DEFINING RESEARCH-PRACTICE PARTNERSHIPS
NNERPP RPP KNOWLEDGE CLEARINGHOUSE
Research-practice partnerships (RPPs) at their very core are intentional, formalized joint efforts between agencies that primarily administer education (such as state education agencies, local education agencies, or schools) and those that primarily research education (such as public and private universities, research institutions, or community groups that conduct research) to impact decision making in education through the use of research evidence. While some research-practice collaborations may be formed around particular projects, we reserve the term “partnership” for those efforts that are ongoing and meant to be long-term. A distinguishing feature of partnership work is the purposeful integration of expertise from two often disconnected industries: practice and research in education. Some in the literature have further characterized this relationship as “mutually beneficial,” highlighting the complementary nature this type of work affords the two parties involved.
Authors: Cynthia E. Coburn, William R. Penuel, and Kimberly E. Geil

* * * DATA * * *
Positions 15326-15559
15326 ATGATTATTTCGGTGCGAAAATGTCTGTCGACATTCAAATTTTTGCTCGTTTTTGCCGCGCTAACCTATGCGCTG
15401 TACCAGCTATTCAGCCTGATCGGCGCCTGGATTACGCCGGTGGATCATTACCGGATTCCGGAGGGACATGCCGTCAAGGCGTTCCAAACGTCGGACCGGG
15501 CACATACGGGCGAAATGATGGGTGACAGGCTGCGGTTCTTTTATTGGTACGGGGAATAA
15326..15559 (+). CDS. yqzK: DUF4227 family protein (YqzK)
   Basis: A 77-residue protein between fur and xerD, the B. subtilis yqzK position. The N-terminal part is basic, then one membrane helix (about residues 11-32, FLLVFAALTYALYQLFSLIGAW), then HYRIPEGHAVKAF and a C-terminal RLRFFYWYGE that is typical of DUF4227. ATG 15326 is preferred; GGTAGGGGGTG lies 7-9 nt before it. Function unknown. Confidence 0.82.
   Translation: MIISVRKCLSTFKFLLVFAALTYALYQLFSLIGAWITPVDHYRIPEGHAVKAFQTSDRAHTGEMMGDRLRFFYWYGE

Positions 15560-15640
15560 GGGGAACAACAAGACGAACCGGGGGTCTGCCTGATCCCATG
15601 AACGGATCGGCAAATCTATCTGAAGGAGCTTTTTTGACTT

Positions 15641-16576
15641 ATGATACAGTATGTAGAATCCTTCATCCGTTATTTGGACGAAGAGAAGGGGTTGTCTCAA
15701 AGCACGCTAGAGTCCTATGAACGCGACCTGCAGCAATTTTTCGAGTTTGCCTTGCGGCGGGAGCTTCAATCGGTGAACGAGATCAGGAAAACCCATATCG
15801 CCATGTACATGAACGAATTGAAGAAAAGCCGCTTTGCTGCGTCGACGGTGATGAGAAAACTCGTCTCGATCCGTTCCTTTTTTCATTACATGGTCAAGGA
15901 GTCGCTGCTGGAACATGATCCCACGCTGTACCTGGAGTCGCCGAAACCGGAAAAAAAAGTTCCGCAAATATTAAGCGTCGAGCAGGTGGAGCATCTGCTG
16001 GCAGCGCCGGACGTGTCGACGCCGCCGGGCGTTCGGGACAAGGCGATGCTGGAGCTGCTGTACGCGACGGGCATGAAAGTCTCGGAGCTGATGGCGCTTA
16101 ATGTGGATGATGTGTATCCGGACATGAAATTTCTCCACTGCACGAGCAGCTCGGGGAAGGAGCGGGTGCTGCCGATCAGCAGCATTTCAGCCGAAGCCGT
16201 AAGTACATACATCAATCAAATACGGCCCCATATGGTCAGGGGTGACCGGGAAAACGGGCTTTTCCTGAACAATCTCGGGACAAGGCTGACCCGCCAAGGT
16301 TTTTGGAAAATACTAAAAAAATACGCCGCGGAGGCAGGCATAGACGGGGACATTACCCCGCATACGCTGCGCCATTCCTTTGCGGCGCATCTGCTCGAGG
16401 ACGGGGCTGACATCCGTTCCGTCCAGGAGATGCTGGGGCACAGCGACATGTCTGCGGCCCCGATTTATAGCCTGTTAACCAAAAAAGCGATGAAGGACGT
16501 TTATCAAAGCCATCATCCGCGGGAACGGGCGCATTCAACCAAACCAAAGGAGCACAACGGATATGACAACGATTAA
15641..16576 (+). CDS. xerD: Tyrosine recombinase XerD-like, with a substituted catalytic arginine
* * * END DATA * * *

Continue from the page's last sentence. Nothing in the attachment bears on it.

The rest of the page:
This white paper prepared for the William T. Grant Foundation presents a definition of research-practice partnerships, identifies three types of district-level partnerships, and describes strategies to address challenges in this emerging area of work.
Authors: Laura Wentworth, Richard Carranza, and Deborah Stipek
This article published in the Phi Delta Kappan shares lessons from a decade-long partnership between the Stanford Graduate School of Education and the San Francisco Unified School District, demonstrating how research-practice partnerships work.
Authors: Kim DuMont and Timothy M. Smeeding
This essay published in the William T. Grant Foundation Digest discusses how researchers and practitioners can work together to improve the use of research evidence, mentioning partnerships as one valuable strategy to do so. It is the second part of an essay entitled “From Big Data to Useful Research Evidence: Forging a Path Toward Better Youth Outcomes” and starts on page 4 of the document.